Ink collage & paint on paper.
First exhibited at G Fine Arts in Washington, D.C.
Lisa Marie Thalhammer looks at another group of parking lot denizens — a subculture of hookers called “lot lizards,” who troll truck stops for johns. These ladies of the night are the subject of Thalhammer’s collage drawing series “Welcome to Lizard County.” The artist pieced together images of women’s faces and body parts cut from Playboy and Vogue magazines, among others (many sport nice heels or other designer duds), to make Frankenstein monster-style bodies that the artist places on top of drawings she’s done of the hoods of semis. The fact that Thalhammer made her lizards out of pictures from magazines shows how women’s bodies are essential fuel for economic engines. The female form becomes a coat hanger — for clothing and, metaphorically, for male fantasies. Thalhammer’s idea is rich… -Jessica Dawson
Lisa Marie Thalhammer was a Catholic prep school student working as a waitress at her family’s truck stop in Troy, Ill., when she first heard the term “lot lizard,” trucker slang for prostitutes who turn tricks in the parking lots. Many years later, the 25-year-old D.C. artist would be mistaken for one.
Last summer, after her parents decided to sell the business her grandfather bought in 1972, Thalhammer went back with a camera to document the place where she spent nights and weekends as a teenager. As she walked around the lot—and, later, the lots of other truck stops in Maryland and Virginia—truckers would stop her and ask what she was doing. She told them stories about serving fried chicken and mashed potatoes at her family’s truck stop and about her art.
“They would say ‘Yeah, I knew you were too pretty to be working the lot,’ “ recalls Thalhammer, who moved to D.C, in 2004 and recently received a Young Artist Program grant from the D.C Commission of the Arts and Humanities. “I was like ‘Oh my God. I’m getting out of here now.’ “
The experience inspired Thalhammer to create “Welcome to Lizard County,” which opened Saturday, June 2, at G Fine Art. In most of the 15 collage, oil, and ink pieces included in the exhibition, lot lizards lounge seductively on the hoods and in the cabs of line-drawn semis; mismatched high heels dangle over truck grilles or from side windows. The women, whom Thalhammer assembled from snipped-up lad and fashion magazines, are abstract and comely hood ornaments, faces posed in the sultry expressions of models and prostitutes. The images, Thalhammer says, are about voyeurism and how women deal with it.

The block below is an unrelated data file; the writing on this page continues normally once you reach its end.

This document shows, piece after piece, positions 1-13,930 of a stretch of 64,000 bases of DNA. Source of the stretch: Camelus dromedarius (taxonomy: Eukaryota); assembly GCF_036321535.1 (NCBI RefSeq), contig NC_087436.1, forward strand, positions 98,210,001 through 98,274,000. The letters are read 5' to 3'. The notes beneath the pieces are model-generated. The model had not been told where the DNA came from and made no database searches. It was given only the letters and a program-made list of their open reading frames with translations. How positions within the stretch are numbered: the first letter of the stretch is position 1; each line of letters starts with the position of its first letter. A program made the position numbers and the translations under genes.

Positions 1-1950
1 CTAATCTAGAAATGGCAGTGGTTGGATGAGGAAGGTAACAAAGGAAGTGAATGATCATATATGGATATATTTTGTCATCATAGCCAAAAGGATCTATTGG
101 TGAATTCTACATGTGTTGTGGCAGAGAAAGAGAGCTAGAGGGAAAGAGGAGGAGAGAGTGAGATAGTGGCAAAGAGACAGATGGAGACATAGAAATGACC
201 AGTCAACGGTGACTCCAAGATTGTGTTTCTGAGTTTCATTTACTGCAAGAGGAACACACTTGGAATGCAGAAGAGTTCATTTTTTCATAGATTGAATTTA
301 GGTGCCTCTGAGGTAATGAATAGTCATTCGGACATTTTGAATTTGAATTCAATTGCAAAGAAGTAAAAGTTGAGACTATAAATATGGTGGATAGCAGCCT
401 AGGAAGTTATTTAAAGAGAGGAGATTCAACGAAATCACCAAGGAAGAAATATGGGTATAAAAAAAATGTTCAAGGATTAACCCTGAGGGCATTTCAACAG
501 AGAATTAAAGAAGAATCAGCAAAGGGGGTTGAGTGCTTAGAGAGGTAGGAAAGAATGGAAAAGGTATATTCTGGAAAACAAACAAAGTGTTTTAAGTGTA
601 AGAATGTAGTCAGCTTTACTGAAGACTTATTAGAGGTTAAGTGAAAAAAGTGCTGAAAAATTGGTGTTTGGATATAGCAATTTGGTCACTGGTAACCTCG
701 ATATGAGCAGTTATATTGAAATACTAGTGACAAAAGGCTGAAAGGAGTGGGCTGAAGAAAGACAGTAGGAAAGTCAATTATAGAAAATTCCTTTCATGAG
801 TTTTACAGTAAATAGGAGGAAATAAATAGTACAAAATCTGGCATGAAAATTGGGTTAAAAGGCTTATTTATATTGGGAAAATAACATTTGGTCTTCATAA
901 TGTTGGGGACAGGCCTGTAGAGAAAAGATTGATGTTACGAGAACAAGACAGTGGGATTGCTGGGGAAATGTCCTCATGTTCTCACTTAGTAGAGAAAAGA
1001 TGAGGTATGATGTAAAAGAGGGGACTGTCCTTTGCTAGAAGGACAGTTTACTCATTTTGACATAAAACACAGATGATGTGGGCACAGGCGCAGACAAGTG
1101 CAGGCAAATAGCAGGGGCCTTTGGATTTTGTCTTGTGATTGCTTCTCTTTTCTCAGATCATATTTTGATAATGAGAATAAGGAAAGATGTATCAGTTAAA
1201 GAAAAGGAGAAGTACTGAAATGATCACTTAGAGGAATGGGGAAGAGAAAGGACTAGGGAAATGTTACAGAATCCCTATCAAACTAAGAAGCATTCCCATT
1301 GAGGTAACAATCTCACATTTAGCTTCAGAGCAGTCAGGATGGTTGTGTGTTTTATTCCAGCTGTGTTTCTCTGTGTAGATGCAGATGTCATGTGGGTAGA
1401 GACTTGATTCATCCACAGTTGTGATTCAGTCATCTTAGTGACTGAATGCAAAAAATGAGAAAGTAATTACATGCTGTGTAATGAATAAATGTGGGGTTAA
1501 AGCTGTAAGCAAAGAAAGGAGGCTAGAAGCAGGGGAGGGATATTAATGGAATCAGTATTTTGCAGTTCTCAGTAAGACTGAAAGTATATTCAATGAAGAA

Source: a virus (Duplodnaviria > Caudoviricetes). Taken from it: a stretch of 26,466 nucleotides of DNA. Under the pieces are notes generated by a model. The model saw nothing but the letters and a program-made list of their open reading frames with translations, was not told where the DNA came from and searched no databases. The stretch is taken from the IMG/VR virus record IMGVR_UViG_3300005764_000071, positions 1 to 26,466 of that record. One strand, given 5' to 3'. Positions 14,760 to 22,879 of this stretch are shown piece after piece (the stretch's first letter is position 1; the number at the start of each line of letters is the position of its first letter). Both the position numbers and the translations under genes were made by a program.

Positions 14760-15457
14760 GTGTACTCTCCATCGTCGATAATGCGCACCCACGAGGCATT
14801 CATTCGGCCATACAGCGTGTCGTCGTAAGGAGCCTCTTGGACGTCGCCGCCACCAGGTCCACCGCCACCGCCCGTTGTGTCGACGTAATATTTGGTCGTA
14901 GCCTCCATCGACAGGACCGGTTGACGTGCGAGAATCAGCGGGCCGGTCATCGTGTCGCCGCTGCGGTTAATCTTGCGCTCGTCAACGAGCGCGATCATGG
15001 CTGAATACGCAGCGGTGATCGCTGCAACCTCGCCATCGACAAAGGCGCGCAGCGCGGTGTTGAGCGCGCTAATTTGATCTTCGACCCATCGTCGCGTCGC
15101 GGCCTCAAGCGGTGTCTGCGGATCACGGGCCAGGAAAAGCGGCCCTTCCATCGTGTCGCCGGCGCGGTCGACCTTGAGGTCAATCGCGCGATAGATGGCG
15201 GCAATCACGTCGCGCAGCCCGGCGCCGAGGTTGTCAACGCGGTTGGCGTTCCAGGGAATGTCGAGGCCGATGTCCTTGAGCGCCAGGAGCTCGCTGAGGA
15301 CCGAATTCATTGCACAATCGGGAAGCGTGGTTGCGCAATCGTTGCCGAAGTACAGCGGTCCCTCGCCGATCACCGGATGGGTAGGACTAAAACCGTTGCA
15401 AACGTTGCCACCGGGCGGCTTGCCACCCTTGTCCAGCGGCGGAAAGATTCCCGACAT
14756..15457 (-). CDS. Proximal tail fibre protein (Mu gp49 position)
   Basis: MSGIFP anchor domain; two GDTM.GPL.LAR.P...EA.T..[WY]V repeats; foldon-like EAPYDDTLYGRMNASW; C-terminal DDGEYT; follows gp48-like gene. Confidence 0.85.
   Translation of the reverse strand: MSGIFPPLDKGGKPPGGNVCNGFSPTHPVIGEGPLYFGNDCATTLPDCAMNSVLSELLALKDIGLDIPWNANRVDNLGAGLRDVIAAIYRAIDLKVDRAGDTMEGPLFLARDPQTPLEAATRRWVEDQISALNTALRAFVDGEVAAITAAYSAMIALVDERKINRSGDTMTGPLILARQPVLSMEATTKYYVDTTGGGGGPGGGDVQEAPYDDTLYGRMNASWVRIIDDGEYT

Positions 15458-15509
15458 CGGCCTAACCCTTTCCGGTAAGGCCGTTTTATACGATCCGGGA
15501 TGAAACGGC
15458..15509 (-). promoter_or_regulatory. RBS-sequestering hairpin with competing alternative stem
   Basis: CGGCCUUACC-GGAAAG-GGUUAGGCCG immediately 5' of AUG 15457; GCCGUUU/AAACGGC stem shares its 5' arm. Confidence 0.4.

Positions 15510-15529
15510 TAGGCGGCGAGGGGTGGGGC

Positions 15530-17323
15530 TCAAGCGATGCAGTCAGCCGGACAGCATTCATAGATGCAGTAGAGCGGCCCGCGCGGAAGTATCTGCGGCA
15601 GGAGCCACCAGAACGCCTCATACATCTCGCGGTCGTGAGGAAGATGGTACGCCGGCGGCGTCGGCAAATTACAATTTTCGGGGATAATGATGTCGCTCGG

“The point of the drawings for me was to take an American subculture that is generally looked down on and give it, in a sense, some kind of empowerment, make it about the women, not about the men,” she says. As such, truckers themselves are absent from Thalhammer’s Lizard County; the work focuses on the women, the trucks, and the flat landscape and summer sunsets of the American Midwest. On the borders of many of the pieces, Thalhammer appropriated Gospel illuminations. “I chose to border the drawings to attempt to give a similar sense of importance or reverence to these figures,” she says.
Though she never met any women she was certain were lot lizards, Thalhammer says they were like mythical creatures constantly on the lips of truckers and other workers. And, even if her family’s truck stop has since changed hands, the impressions it left her with are deep-seated; Thalhammer plans to continue working on the theme, which she says could resurface at an exhibit at Transformer scheduled for September. “I miss it,” Thalhammer says of the place where she learned about lot lizards. “But I am glad I have it in my memory.”-Joe Eaton
Washington Post Express
Lisa Marie Thalhammer’s “lot lizard” drawings emphasize the role of women in American mythology, recasting truck-stop prostitutes in a more sympathetic light. Her use of religious iconography highlights the centrality of this narrative, one that ignores or subjugates women. In fact, the West ain’t so lonesome for those who live a life on the open road, but the stories of the prostitutes are skipped over in favor of the stories of the drivers who enjoy their company. Thalhammer’s Mary Magdalene-identified collaged drawings are strong. But similar works have seen a lot of play in recent group shows — not to mention Thalhammer’s solo at G Fine Art… The word “sass” connotes, to this writer at least, not merely attitude but also insight. Work by the D.C.-based artists Bass and Thalhammer offer plenty of both… -Kriston Capps